It will be the second time in a short time that Brussels has turned a blind eye to the not strictly enforced rules for debt and deficits that EU countries are allowed to have. As the rules were bypassed during the Corona crisis and may happen again, Kaag reports to the House of Representatives: “Given the new and alarming exceptional situation in which the Netherlands and the European Union have found themselves as a result of the terrible developments in Ukraine, the possibility of invoking the flexibility of the rules cannot be ruled out again.”
The war in Ukraine also threatens to have serious economic consequences, with soaring prices for energy, fuel and food. Western businessmen are also feeling the effects of the sanctions imposed on Russia.
According to Kaag, it is still too early to estimate the scale of these consequences and what that means for fiscal compliance: “This will have to be reviewed when there is more clarity about the economic and budgetary impact that will occur.”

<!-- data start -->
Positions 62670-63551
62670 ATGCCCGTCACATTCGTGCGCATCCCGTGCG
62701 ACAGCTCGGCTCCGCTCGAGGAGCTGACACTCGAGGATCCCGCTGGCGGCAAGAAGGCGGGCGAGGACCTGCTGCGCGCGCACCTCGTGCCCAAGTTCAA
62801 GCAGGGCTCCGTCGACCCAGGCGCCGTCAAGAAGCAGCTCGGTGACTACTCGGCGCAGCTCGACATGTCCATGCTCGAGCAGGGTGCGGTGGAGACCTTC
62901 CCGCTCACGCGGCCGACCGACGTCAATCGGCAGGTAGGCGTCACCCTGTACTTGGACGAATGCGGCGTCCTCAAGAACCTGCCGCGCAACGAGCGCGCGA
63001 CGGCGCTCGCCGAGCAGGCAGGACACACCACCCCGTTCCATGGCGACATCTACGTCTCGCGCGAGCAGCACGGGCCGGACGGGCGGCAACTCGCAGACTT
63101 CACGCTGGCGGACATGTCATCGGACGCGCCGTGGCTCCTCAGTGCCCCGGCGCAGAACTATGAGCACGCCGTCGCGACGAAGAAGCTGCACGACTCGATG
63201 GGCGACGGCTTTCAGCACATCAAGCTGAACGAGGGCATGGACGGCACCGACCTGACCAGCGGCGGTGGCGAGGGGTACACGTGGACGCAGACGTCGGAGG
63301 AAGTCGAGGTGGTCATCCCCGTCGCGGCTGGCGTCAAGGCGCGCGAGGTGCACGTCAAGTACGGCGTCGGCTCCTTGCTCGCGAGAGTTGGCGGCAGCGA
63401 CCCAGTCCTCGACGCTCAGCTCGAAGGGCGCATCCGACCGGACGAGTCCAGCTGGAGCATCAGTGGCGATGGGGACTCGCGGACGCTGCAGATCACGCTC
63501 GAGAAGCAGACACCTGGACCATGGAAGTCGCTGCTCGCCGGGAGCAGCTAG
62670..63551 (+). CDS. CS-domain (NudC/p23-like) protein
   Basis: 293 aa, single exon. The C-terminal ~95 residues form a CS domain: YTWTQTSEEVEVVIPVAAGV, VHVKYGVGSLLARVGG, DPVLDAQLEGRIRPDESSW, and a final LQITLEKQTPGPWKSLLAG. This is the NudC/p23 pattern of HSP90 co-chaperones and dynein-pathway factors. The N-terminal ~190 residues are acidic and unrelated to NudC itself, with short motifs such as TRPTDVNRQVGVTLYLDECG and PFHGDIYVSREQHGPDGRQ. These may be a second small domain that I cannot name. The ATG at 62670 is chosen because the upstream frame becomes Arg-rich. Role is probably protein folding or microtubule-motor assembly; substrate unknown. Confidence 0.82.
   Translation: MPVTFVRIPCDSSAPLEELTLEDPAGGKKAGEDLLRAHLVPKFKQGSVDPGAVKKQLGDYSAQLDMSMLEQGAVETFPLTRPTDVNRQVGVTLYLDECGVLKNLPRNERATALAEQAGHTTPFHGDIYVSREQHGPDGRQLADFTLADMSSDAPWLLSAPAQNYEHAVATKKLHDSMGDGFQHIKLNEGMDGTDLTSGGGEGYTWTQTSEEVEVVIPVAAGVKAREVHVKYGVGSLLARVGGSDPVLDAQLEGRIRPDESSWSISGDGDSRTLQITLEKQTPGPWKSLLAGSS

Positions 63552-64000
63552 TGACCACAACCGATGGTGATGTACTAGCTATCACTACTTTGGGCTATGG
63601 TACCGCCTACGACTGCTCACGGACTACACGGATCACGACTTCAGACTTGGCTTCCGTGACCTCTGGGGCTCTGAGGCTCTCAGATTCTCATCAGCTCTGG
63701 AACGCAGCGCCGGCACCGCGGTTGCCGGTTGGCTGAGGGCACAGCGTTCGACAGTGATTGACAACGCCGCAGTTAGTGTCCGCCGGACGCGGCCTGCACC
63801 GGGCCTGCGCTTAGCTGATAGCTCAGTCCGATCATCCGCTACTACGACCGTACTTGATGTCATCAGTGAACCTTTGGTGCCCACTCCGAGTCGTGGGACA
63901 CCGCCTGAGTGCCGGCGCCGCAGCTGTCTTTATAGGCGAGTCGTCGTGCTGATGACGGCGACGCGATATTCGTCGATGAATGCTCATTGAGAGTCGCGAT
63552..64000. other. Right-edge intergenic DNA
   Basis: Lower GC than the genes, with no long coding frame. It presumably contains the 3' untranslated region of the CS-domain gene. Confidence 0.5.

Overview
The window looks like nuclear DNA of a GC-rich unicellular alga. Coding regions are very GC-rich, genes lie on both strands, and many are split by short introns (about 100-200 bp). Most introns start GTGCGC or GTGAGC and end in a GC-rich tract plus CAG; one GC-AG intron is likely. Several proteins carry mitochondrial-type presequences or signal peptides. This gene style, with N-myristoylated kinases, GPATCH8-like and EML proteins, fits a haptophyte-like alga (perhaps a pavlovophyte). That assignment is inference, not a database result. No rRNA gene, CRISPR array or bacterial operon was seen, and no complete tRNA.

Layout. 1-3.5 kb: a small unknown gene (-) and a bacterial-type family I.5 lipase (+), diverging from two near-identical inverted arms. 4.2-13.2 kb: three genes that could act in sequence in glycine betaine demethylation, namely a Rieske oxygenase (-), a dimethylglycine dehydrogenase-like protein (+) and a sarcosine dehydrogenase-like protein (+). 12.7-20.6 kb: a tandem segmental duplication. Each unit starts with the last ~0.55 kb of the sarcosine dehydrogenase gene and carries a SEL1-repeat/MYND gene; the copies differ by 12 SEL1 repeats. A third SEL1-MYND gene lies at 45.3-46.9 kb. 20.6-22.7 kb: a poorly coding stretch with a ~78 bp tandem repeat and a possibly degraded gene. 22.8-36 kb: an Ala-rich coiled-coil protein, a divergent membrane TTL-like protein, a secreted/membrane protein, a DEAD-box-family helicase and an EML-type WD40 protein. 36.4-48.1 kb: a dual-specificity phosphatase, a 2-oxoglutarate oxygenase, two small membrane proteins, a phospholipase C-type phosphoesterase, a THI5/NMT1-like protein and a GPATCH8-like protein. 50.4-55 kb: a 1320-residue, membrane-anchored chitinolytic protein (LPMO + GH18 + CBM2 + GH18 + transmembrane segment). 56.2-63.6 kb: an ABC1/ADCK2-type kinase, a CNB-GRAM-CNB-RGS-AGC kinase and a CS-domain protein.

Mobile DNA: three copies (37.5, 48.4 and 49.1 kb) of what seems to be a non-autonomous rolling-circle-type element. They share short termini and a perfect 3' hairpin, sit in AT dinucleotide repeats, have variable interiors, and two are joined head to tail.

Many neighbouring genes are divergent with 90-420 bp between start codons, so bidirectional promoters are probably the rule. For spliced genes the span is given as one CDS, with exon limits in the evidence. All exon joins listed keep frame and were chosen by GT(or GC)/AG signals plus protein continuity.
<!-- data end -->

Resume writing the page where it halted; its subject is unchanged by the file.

Commitment to the Netherlands
Minister D66 also carefully explains the Dutch commitment to the discussion on the renewal of European budget rules, which will take place in the coming months. In any case, our country wants to adhere to the well-known rules of government debt of no more than 60 percent of national income and a budget deficit of no more than 3 percent per year, standards that, by the way, southern European countries in particular have not been able to comply for some time .
Given the large debts of those countries, which only increased during the Corona crisis, the Netherlands is ready to consider the rules on phasing out. Now the rule of thumb is that a country mired in the red should cut an average of 1/20 of its debt above the 60 percent level each year. But this is not possible for countries with high debt. The Netherlands is ready to consider “replacement or modification” of that rule.
On the other hand, the Netherlands would like to see better implementation of European financial rules. In addition, Kaag would like to see countries with lower debt, such as the Netherlands, also impose less stringent and detailed fiscal rules. They will be “less important” to them.
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